THE AZORES SERIES REFLECTION
TERCEIRA, FLORES, CORVO, FAIAL, PICO, SAN MIGUEL
The Azores Series Reflection; Fields, Cows & Mist. Flying into Faro from Lisbon it really felt good to know I was back on the road again and although it wasn’t country number 145, it was a place I had wanted to visit for a long time.
IT WAS A LOT CLOSER TO HOME THAN I WOULD HAVE EVER THOUGHT.
I spent almost 2 weeks checking out some of the best islands and although the weather might not have been as tropical as I had hoped, it came up with the goods when it really mattered – Flores aside of course!
WHERE ARE THE AZORES?
WHY THE AZORES?
One of the reasons I had decided on the Azores was the ease of getting there – I didn’t need a visa and or any COVID material to get in. I was already going to Portugal so every box was ticked and all I needed to do was the usual long hours of research.
More often now (usually because of a lack of time) I choose the odd private day tour if I feel a certain place offers so much that it would just save me a mountain of time, research and getting from A to B. The Azores however was easy to get around, as each island can be explored (with little stops) in a day, so 2 or 3 days in each was ample.
- DAYS – 12
- COUNTRIES – 1
- NEW COUNTRIES – 0
- ISLANDS – 6
- FLIGHTS – 7
- BOATS – 2
- STEPS – 124,029
- MILES TRAVELLED – 4,414 mi
With Terceira however, the island offered so much to see that arranging a photography tour was the only way to go and it proved to be the best thing I did. I was taken to places that all the googling in the world wouldn’t have uncovered!
FLORES & CORVO
Flores and Corvo were the islands of contrast and I don’t mean against each other but in what I expected to what I got. Flores is the jewel of the crown when it comes to landscapes in the Azores and that says a lot but with the weather all I could enjoy was the subtle noise of the waterfall behind a blanket of mist. You can’t have it all your own way!
HAIAL & PICO
After a trip to the moon at Capelinhos, it was time for the big event, hiking a volcano and Portugal’s highest mountain, Mt Pico. At no other time would it be acceptable to classify; hiking 4 hours, getting zero sleep and not washing as a great experience. But Pico was exactly that and something everyone must do if they visit the Azores.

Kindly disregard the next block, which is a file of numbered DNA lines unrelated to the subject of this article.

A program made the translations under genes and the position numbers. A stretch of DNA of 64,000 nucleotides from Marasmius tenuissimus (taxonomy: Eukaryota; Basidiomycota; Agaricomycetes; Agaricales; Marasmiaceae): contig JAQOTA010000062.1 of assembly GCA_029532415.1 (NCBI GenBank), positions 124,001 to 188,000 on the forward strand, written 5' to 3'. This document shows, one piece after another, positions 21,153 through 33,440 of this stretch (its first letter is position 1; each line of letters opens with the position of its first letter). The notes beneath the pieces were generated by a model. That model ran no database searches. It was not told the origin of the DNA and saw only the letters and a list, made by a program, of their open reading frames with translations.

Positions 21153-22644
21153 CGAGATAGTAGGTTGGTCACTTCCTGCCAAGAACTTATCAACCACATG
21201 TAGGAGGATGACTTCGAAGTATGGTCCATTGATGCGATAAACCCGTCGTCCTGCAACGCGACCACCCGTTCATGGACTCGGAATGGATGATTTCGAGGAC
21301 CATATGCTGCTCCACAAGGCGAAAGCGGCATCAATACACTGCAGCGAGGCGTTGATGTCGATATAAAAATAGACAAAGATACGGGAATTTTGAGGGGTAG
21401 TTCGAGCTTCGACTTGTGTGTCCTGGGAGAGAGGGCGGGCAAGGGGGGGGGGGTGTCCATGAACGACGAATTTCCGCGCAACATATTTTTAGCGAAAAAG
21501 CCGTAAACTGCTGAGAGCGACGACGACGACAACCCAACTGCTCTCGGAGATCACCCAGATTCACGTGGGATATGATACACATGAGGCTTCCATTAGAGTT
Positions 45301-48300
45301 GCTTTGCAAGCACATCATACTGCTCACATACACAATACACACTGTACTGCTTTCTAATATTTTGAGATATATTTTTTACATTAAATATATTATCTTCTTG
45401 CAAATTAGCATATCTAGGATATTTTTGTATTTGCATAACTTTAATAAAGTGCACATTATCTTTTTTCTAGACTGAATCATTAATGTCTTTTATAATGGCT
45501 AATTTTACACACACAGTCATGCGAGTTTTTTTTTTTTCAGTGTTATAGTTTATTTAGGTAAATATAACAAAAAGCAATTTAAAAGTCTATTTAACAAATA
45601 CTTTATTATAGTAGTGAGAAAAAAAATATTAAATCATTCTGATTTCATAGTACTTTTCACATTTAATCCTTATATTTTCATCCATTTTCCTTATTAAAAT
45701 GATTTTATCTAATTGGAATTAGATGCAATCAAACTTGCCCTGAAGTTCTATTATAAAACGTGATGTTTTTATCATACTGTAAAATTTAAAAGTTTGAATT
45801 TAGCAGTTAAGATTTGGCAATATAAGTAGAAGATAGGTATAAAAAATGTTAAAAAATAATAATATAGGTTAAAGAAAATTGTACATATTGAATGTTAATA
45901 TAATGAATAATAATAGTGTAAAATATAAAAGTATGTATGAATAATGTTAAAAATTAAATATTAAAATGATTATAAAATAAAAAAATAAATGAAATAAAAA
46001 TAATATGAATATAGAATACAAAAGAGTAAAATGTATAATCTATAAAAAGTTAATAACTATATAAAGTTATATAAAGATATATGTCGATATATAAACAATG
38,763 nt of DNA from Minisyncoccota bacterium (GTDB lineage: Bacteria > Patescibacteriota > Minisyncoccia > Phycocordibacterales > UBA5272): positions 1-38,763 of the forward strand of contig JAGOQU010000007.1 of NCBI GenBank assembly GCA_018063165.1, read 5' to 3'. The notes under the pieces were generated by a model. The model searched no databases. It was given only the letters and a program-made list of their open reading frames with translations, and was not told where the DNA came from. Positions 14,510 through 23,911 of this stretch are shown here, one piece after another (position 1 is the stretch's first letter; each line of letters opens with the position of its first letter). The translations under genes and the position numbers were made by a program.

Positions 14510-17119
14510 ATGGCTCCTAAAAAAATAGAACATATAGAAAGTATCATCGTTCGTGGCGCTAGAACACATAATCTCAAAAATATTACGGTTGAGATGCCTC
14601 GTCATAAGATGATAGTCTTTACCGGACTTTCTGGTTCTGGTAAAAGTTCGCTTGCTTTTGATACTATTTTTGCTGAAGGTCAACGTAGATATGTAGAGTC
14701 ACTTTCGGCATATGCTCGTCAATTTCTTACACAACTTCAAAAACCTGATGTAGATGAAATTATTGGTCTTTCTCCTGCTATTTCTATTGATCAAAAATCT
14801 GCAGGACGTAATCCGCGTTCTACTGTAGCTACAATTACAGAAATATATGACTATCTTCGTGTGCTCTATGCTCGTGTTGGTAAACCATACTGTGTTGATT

ABOUT THE COUNTRY:
- LANGUAGE – Portuguese
- HELLO – Olá
- HOW TO CHEERS – ‘Saude! ‘ ‘Yamas! ‘ ‘Gezondheid!’
- POPULAR BEVERAGE – Licor Beirão, a herbal liqueur flavoured with multiple botanicals, herbs and spices.
- POPULAR SPORT – Football
- STAPLE DIET – Fish and other seafood
The last island and for a lot of tourists the only one. San Miguel was the only place in Azores I would call touristy, as the hordes flocked to the main attraction of Sete Cidades at 9 on the dot. There was plenty to do here but there’s no doubt the goods are elsewhere!
- PEOPLE – 7/10. Friendly& helpful – typically Portuguese
- BACKPACKING – 5/10. Few accommodation options
- WEATHER – 6/10. If it’s dry you’re lucky
- THINGS TO DO – 7.5/10. Phenomenal
- FOOD – 7/10. Beef stew, just like home
- VALUE – 7/10. Can be pricey but it’s an island in the Atlantic!
- PHOTOGRAPHY – 8.5/10. Hugh potential if the weather behaves
- GETTING ABOUT – 7/10.Not many options, car rental most effective
- SAFETY – 9/10. Never a problem
- TRIP RATING – 7/10. Well worth it
- MVP (most valuable player) – Whoever cancelled their hotel in Flores
- LVP (Least valuable player) – The parking fella
- HIGHLIGHT – Climbing Pico
- LOWLIGHT – Weather
- BIGGEST CHALLENGE – Climbing Pico
- BEST SURPRISE – How much it all looked like home
- VISIT AGAIN – Yes, Flores to see the waterfalls that I ‘mist.’
- Mount Pico, on the island of Pico, at 7,713 feet above sea level, is the highest point in the Azores and all of Portugal.
- While they are not native to the Azores, colorful hydrangeas flowers were introduced to the islands and are today are very common. Faial Island is known as the “blue island” due to the vast number of hydrangeas present.
- Although the Azores were settled by immigrants from mainland Portugal, the islands were also populated by Flemish, French and Spaniards, as well as Moorish prisoners and African slaves from Guinea, Cape Verde and São Tomé. As a result, the Azorean population today differs genetically from the mainland Portuguese.
I can look back at this trip like it was a filler; there to make up the numbers or there to get me on the road again. Which it was. But a few days of poor weather aside it was still a great trip and will no doubt help get me back on the road travelling again, as at times it felt unusual! One thing I will say about the Azores, is be prepared for 4 seasons in one hour! So if you go, let me know what the waterfall in Flores actually looks like!!
Off to the Caribbean for a few weeks in October where I pay “through the nose” for a PCR test and manage to talk my way onto a flight I should not have got on! Click here to check it out.
SAFE TRAVELS, DS x
To watch the video of my trip, head to my highlights on my Instagram.
- Have you been to the Azores?
- Which Islands have you been or would like to visit?
Azores or Madeira?
Let me know in the comments below . . .